Yes, you read that right. The Breeders.
Remember when you first rode the rushing sweep of “Hellbound?” Or how Cannonball made your spirits rise, no matter how many times it got played on alternative radio stations? It never got old. Like so many other songs credited to Kim Deal or Tanya Donelly. Counting Backwards by Throwing Muses. The Pixies’ Gigantic. Judy Staring at the Sun by Catherine Wheel. Just about anything by Belly. The totally underrated Pacer album by The Amps.
And of course the string of excellent Breeders songs: Divine Hammer. Lime House. Do You Love Me Now? I Just Wanna Get Along. Saints. Son of Three. The most beautiful cover of Happiness is a Warm Gun ever made. And those are just the ones I can reel off without thinking about it. How the fuck is there not a major covers/tribute album to these wickedly talented ladies?
Anyway, so, yeah, I’m a fan. And I’m really excited to listen to All Nerve. And it does not disappoint
The music still has that slow, low, grinding sense of menace, with pops of hook or flash, recalling the bandmembers’ long history from The Pixies to present. But the band seems to have also mellowed a bit. The noise and energy is still there on songs like Howl At The Summer, but overall the song is a slower moving beast than many of their songs from the 1990s. And of course that makes sense. They’re older, wiser, and more mature now. Less hook, no obvious single, and few songs that will stick in your head–even if the album overall should linger in your mind. It’s a mood, it’s an “overall.” It’s not made for radio, it’s made to be listened to with intensity and focus. But then again, they can still kick it on songs like Archangel’s Thunderbird. Most of all, they know what they’re doing–gone is the need to be brash or to prove themselves. They’re rock legends now, they know it, and they seem to have settled nicely into their own legacy.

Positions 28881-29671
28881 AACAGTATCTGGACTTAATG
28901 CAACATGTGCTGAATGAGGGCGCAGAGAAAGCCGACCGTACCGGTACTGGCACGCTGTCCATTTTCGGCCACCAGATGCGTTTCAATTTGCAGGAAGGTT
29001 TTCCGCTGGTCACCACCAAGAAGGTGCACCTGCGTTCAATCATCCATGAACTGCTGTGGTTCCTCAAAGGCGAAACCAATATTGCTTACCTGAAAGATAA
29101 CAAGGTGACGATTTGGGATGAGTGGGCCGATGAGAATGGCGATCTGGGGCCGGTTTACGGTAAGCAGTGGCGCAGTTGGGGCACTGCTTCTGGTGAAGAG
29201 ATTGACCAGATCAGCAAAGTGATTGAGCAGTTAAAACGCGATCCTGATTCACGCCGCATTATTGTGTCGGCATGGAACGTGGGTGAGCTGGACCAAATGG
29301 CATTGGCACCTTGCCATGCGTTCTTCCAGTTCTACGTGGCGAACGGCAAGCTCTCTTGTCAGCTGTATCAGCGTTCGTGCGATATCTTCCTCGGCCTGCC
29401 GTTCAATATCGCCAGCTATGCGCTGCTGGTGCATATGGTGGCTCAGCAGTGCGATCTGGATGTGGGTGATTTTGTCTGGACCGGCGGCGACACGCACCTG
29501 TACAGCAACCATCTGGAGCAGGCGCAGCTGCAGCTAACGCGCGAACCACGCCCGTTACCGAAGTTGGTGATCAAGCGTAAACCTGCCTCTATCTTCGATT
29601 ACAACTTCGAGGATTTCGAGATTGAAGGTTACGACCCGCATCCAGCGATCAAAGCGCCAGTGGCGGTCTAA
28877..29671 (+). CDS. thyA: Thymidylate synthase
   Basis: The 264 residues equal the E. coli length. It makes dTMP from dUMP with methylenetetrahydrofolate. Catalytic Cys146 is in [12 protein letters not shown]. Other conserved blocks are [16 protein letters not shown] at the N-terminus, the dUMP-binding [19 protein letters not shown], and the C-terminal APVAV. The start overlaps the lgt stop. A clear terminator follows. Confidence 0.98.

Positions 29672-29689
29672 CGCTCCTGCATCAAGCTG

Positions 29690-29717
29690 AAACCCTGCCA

Tonya Donnelly’s other band, Belly, has also released a comeback album–and it’s also good. Not quite as good, but also pretty different from All Nerve.
Belly was always a more pop-oriented vehicle, so it’s not a surprise that the songs are smoother and lighter. Ultimately, that means they don’t stick to your ribs in the same way either. So, still a solid album, but not as good as All Nerve.